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Topic 6 Assessing Language Skills and Content

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Topic 6 Assessing Language Skills and Content

  1. 1. Lecturer: Yee Bee Choo IPGKTHO
  2. 2. Assessing Language Skills Listening Speaking Reading Writing Assessing Language Content Discrete test Integrative test Communicative test
  3. 3. Listening Two kinds of listening tests: 1. Tests that test specific aspects of listening, like sound discrimination 2. Task-based tests which test skills in accomplishing different types of listening tasks considered important for the students being tested.
  4. 4. Listening 1. Intensive  Listening for perception of the components (phonemes, words, intonation, discourse markers, etc) of a larger stretch of language.  Task: recognising phonological and morphological elements  E.g. phonemic pair, vowels Test-takers hear: is he living? Test-takers read: (a) Is he leaving? (b) Is he living?
  5. 5. Listening 2. Responsive  Listening to a relatively short stretch of language ( a greeting, question, command, comprehension check, etc.) in order to make an equally short response.  Task: question and answer  E.g. Test-takers hear: How much time did you take to do your homework? Test-takers read: (a) In about an hour (b) About an hour (c) About RM10 (d) Yes, I did.
  6. 6. Listening 3. Selective  Processing stretches of discourse such as short monologues for several minutes in order to “scan” for certain information.  The purpose of such performance is not necessarily to look for global or general meaning but to be able to comprehend designated information in a context of longer stretches of spoken language( such as classroom directions from a teacher, TV or radio news items, or stories).  Tasks: listening cloze, information transfer  E.g. test-takers listen for names, numbers, grammatical category, directions (in a map exercise), or certain facts and events.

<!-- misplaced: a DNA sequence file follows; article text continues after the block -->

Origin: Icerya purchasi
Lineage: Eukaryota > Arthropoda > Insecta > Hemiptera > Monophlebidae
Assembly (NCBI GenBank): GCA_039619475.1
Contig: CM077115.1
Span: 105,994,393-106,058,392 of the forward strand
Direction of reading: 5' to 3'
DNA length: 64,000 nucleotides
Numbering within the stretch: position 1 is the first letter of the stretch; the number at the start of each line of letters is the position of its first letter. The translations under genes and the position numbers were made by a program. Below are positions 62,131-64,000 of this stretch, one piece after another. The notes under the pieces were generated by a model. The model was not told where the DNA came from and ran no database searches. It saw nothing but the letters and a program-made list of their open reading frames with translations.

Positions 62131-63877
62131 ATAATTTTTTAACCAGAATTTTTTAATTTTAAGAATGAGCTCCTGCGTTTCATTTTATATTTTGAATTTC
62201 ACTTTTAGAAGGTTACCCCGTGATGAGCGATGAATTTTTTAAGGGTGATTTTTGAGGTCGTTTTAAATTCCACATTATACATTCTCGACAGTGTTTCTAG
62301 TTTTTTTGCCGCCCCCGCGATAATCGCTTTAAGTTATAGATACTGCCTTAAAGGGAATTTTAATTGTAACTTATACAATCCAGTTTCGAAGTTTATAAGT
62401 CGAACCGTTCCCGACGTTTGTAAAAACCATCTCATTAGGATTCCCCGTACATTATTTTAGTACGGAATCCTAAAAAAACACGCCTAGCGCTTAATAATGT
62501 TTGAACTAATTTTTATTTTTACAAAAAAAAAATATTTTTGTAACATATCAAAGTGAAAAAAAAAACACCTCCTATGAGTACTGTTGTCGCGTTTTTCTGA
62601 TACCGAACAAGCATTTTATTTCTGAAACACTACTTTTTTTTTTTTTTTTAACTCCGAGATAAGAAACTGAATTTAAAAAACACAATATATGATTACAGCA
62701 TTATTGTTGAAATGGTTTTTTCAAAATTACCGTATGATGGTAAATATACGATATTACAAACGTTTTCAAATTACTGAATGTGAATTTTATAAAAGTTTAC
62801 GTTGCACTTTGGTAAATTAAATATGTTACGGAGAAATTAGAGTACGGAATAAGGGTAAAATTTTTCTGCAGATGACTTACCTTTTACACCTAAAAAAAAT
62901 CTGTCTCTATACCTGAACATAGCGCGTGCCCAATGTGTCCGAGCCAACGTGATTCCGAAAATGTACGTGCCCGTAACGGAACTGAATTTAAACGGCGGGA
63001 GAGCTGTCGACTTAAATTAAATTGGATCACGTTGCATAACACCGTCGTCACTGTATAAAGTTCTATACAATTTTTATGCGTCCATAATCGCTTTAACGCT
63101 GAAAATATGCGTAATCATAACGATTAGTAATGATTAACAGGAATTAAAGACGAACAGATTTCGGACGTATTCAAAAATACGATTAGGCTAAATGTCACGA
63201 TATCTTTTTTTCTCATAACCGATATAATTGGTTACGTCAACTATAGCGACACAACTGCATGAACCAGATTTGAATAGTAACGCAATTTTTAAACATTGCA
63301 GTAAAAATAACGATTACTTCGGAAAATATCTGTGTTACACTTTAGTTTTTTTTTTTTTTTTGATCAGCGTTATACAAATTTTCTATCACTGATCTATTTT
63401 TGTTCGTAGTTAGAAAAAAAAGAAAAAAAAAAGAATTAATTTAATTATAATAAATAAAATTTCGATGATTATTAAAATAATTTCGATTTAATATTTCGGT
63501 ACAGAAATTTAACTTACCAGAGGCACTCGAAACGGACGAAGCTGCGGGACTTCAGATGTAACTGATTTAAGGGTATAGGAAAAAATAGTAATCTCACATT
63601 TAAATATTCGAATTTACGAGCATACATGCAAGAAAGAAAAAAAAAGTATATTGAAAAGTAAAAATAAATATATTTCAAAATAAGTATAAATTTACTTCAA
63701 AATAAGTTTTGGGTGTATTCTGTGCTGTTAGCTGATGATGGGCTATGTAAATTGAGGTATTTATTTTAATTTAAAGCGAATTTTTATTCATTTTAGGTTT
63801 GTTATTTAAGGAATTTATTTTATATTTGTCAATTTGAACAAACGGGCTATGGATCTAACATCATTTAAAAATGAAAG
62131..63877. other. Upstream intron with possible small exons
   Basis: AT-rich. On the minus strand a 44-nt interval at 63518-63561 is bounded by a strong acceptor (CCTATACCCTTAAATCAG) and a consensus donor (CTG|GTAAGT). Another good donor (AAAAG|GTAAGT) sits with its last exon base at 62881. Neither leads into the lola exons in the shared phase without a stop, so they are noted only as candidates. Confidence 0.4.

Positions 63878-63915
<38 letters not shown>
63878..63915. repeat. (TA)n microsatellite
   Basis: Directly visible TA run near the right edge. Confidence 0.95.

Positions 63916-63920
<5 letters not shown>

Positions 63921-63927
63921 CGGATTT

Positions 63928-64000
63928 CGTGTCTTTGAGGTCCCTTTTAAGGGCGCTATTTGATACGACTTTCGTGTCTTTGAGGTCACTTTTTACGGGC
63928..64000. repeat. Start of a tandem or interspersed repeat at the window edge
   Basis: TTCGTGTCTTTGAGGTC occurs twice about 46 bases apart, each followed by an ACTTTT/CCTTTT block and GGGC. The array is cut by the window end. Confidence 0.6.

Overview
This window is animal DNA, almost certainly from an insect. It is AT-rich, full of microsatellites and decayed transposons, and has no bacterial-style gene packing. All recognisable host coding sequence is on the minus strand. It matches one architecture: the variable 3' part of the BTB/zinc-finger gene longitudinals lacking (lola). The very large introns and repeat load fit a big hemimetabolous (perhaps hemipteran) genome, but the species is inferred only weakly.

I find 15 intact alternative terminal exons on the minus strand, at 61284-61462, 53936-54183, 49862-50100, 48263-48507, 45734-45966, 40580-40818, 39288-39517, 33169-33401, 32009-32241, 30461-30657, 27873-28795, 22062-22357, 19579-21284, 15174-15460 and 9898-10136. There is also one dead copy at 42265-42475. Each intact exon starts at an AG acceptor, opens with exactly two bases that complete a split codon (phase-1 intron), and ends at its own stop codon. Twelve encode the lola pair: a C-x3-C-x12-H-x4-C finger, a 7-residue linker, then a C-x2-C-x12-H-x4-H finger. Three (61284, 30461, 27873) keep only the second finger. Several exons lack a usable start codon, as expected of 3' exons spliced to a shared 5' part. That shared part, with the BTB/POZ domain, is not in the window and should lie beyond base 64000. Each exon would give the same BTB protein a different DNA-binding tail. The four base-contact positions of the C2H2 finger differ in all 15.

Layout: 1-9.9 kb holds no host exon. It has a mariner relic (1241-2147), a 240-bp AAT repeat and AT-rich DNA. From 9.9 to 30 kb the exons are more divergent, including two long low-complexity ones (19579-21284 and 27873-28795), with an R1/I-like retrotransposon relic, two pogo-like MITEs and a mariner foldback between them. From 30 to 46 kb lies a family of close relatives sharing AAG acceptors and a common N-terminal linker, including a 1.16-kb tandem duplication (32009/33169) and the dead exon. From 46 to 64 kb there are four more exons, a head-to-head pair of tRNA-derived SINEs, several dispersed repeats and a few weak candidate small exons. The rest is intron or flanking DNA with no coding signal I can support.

7. 7. Listening 4. Extensive  Listening to develop a top-down , global understanding of spoken language.  Task: Extensive performance ranges from listening to lengthy lectures to listening to a conversation and deriving a comprehensive message or purpose.  E.g. listening for the gist/ main idea, making inferences, dictation, etc.
  8. 8. Speaking  In the assessment of oral production, both discrete feature objective tests and integrative task-based tests are used.  The first type tests such skills as pronunciation, knowledge of what language is appropriate in different situations, language required in doing different things like describing, giving directions, giving instructions, etc.  The second type involves finding out if pupils can perform different tasks using spoken language that is appropriate for the purpose and the context.  Task-based activities involve describing scenes shown in a picture, participating in a discussion about a given topic, narrating a story, etc.
  9. 9. Speaking 1. Imitative  It is the ability to imitate a word or phrase or possibly a sentence.  Although this is a purely phonetic level of oral production, a number of prosodic (intonation, rhythm, etc.), lexical , and grammatical properties of language may be included in the performance criteria.  We are interested only in what is traditionally labelled “pronunciation”; no inference are made about the test-takers ability to understand or convey meaning or to participate in an interactive conversation.  E.g. Examiner : Repeat after me: beat bit bag beg Test-takers repeat the stimulus.
  10. 10. Speaking 2. Intensive  The production of short stretches of oral language designed to demonstrate competence in a narrow band of grammatical, phrasal, lexical, or phonological relationships.  Tasks: directed response tasks (requests for specific production of speech), reading aloud, sentence and dialogue completion, limited picture-cued tasks including simple sentences, and translation up to the simple sentence level.